Similarities of Racism Against German Americans and Islamic Americans
As it was during the World Wars, where Germans were automatically assumed to be Nazis just because they identified as German, after the 9/11 attacks, Arab and Islamic America were automatically assumed to be terrorists. It seemed that, in both cases, it was a generally accepted and believed idea, that heritage and ethnicity drove everything about a person as an individual, whereas that was not the truth at all. Even more than decades later, German Americans are still considered “Nazis” and Muslim Americans are still addressed as “Terrorists.
Universal blame for the terrorist attacks and for the World Wars was placed on all those who identified as either of these groups. Not only were both judged as such, and faced insults and offensive slurs and everything in between, but they were also incredibly feared and banned from entering certain areas such as businesses, etc. German heritage was deleted all together from the Untied States, which certainly had an affect on those that had said German heritage, but Islamic heritage as well.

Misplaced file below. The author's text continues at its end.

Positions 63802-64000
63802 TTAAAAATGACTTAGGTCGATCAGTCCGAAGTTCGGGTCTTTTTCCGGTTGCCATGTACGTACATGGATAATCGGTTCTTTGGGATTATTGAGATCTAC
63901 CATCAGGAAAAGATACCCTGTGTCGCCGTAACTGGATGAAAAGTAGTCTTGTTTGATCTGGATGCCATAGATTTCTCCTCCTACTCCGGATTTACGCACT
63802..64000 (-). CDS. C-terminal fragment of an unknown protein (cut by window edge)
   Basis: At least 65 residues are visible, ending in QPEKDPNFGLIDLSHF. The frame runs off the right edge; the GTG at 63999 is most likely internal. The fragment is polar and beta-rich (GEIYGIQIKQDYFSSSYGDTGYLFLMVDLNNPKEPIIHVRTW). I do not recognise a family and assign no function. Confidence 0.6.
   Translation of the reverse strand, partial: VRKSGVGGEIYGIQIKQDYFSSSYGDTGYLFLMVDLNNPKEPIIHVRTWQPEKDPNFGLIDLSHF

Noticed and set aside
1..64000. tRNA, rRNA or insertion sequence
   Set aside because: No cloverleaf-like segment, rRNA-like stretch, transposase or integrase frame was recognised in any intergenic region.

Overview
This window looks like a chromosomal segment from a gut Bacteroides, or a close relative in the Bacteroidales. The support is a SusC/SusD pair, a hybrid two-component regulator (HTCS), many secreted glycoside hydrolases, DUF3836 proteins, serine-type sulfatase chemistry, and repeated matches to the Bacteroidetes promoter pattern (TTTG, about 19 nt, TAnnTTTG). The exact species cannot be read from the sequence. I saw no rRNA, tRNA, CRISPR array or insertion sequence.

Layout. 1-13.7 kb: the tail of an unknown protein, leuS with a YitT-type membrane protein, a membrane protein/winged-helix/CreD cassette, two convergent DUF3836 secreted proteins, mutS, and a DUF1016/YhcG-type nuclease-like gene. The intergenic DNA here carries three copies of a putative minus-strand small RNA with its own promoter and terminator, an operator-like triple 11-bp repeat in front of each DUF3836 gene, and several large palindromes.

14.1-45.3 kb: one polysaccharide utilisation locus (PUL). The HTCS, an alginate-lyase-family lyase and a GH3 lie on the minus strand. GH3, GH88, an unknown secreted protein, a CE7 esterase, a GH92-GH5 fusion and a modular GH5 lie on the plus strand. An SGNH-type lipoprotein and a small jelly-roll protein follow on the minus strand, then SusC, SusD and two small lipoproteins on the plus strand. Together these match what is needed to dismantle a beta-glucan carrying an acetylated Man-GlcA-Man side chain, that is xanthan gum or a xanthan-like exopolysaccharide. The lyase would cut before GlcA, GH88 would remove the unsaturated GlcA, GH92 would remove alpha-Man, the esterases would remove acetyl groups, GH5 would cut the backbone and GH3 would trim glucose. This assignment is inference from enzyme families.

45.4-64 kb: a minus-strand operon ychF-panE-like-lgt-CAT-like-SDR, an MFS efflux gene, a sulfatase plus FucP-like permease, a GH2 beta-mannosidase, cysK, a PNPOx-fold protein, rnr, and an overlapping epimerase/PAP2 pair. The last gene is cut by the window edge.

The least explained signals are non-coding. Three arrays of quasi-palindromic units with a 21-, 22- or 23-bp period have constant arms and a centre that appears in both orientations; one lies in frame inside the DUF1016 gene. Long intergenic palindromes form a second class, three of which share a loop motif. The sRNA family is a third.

Both of which had to be hidden all together from public eye to be saved from prosecution. Since both were feared, both were placed on surveillance, etc, and were more likely to be the subject of investigation for anything as minor from common police affairs to large governmental ones. Civil rights were more or less ignored or deleted for both of these groups in both time periods. Although physical attacks were more common for German Americans during the era of the World Wars, Muslim Americans also faced physical attacks.
These attacks were typically done by “pure” Americans and unlikely to be by any other, and included beatings, stabbings, vandalism of property, and the like. Because of the restriction placed by laws and such on physical assault, etc, during the time of the 2000’s, physical attacks were not as easy to be carried out or lacked proper prosecution. Although there were cases in which investigation on attacks on Muslims had less priority, they were still more prosecuted than anything that occurred during the World Wards against German Americans.
The problem with America is that the society of the country tends to place generalizations on those who identify with a group that have threatened or harmed their country in anyway. America is a place of pride and patriotism, and often that can have ill effects on others, especially minority groups. Both German Americans during the World Wars, and Islamic Americans post-9/11 were victims of such ill effects, often in very similar ways. Sources; Elver, Hilal.